Water polo has a nasty reputation as a sport not for the weak of heart. Combine grueling endurance swims with underwater physicality (even violence) between opponents, and it can be a sport that turns out athletes forged as stainless steel, impossibly strong and comfortable in water.
Perhaps unsurprisingly, this is to where the legend of Ross Edgley can be traced back. Now a best-selling author and fitness professional, Edgley has found a commonality in a series of seemingly disparate fitness challenges and world record attempts.
The common thread through his adventures and implausible achievements is the demand to push himself as close as possible to the limit of what the human body can endure and the desire to use these ideas to raise money for charity.
Edgley has brought a scientific approach to the fitness community, earning a degree from the world renowned Loughborough University School of Sport, Exercise and Health Sciences. While he’s proven to be a pioneer in the science of physical training, and worked with world class athletes, it’s in his own implausible ideas that Edgley truly grabs the world’s attention.
For instance, while many people train to run a marathon for charity, he decided he’d run a marathon while pulling a 1,400 kg Mini Countryman vehicle behind him (he finished the 26.2 miles in less than 20 hours) to raise money for noble causes.
Perhaps one can best understand Edgley, his goals and motivations, by how he reacted to this World’s Strongest Marathon effort (and its charitable impact), telling Redbull.com that the marathon “raised lots of money for charity, but it also left me with this newly acquired work capacity. A few hours in the weights room or pounding the pavement no longer seemed as fun. So I rang the Teenage Cancer Trust. Bought a rope. Found a tree. Then put a date in the diary.”
What came next was equally superhuman, as Edgley set out to climb a 33-ft. rope as many times as it took to ascend the height of Mt. Everest. But just like pulling a car 26.2 miles, Edgley achieved the seemingly impossible, albeit burning through two sets of shoes and 10 pairs of gloves during the roughly 24 hours it took him to climb the 29,029-ft. height of Mt. Everest.
Shortly thereafter Edgley brought his tenacity and dedication from the gym back to the water, establishing himself in the sport of Strongman Swimming. This activity (torture?) consists of long-distance endurance swimming, with the added fun of pulling a 100-lb. log along with you every step, or stroke, of the way.
Edgley, navigating treacherous waters in the Caribbean filled with jellyfish, sharks and other not-so-inviting residents, completed 25 miles between the islands of Martinique and St. Lucia. Consuming some 15,000 calories a day to maintain his energy level, Edgley admitted how unusual the training and diet regime had to be.
“It’s also worth noting that I had to eat a lot —Strongman Swimming was really just an eating competition with a little bit of swimming to fuel the insane hours needed to become good at it!”
Upon completion, Edgley still felt there were more, and bigger, challenges ahead of him. But even he might not have predicted success on his most recent aquatic adventure. Edgley set out to swim around the entirety of Great Britain, not only a great distance, but far less comfortable water than the warmer seas he had found in the Caribbean.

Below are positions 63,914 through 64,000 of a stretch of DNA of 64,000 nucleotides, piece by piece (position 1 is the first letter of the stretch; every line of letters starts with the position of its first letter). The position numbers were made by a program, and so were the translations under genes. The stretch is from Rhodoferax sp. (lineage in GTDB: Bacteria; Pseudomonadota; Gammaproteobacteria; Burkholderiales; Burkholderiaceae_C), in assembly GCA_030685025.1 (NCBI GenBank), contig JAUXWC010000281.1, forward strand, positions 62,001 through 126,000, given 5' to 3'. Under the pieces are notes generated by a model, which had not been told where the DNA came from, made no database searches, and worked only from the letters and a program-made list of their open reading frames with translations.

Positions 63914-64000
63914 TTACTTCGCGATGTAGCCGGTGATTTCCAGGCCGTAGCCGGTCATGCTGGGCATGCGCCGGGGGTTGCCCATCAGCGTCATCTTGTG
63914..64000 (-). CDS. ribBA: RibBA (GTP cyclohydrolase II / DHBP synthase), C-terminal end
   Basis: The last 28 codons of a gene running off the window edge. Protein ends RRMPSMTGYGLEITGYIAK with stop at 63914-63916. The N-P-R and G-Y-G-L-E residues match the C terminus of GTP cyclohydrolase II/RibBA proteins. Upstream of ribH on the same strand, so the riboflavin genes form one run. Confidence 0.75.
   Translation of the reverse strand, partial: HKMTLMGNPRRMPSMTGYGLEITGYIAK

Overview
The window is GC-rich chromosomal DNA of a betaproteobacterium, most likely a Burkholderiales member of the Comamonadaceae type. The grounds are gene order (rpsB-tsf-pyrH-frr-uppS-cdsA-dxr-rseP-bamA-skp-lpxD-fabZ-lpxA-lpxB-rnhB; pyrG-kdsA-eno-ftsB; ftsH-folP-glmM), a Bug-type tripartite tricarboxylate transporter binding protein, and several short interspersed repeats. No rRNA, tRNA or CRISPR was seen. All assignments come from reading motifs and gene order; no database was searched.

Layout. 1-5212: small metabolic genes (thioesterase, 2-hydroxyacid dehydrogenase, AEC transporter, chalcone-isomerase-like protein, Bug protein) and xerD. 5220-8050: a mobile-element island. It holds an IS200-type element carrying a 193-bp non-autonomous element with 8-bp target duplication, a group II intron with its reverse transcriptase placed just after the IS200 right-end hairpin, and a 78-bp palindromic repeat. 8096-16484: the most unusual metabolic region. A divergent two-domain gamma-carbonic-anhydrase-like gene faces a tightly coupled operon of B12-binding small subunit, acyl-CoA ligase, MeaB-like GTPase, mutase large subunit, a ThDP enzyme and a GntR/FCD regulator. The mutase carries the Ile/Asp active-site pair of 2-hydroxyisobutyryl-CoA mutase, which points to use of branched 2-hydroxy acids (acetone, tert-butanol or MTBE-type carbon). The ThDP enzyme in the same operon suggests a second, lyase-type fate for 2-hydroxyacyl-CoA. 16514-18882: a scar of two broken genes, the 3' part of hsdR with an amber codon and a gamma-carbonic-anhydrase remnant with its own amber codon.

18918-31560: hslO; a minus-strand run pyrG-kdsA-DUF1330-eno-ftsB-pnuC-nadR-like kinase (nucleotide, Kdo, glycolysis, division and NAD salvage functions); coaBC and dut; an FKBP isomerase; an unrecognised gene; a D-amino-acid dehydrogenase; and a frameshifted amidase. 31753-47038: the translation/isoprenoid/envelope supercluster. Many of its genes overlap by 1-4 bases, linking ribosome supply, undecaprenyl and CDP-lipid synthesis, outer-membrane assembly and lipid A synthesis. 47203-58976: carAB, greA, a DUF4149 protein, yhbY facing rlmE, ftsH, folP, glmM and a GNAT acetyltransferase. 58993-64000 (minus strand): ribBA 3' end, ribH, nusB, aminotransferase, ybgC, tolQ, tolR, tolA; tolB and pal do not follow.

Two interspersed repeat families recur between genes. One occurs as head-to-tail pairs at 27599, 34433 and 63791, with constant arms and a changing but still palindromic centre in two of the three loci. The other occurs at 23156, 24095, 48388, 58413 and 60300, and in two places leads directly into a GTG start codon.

After all, his Strongman Swim had taken its toll. Spending extended time in salt water causes salt mouth, which causes the throat and tongue to become inflamed, not ideal when needing to continuously consume calories.
Furthermore, each small wave taken head on was like getting punched over and over for hours on end. Hands and feet become tattered, like the nightmarish version of a child’s wrinkly fingertips in the bathtub.
Simply put, as impressive an endurance challenge as Edgley created physically and from a fitness perspective, likely the most challenging aspect was enduring the discomfort, pain and misery encountered during his 157 days of swimming in the ocean around mainland Great Britain.
On November 4th, 2018, as Edgley reached Margate and the end of his circumnavigation of Great Britain, it was a celebration that few could honestly have predicted, especially with the challenges involved. Facing nearly 2,000 miles of water, coupled with cold and unforgiving weather, never mind the torturous cohabitation of that water with stinging jellyfish, would strain even the toughest humans.
Edgley admits it was no different for him, as he balanced six-hour stints in the water, often swimming two of these sessions in a day, while ensuring proper nutrition (up to 15,000 calories a day) and rest (he slept on a boat that shadowed him on his journey, returning to the water in the same spot from which he emerged).
Towards the end of the trip, the sea really began to take its toll on the young Brit, to the point where he was losing pieces of his tongue to the salt water exposure, never mind the constant treatment needed to keep his hands and feet functional enough to even attempt finishing the swim.
So it was with much relief that the world witnessed Edgley approach Margate, his starting point as well as finish line, after 157 days at sea. As he completed the absurd physical achievement, he was clearly a man beaten up by the ocean, beaten up by the sun, beaten up by exposure and jellyfish and salt water facepunches.
But, as has been the case throughout the extraordinary career, Ross Edgley might have been beaten up, but he was never beaten.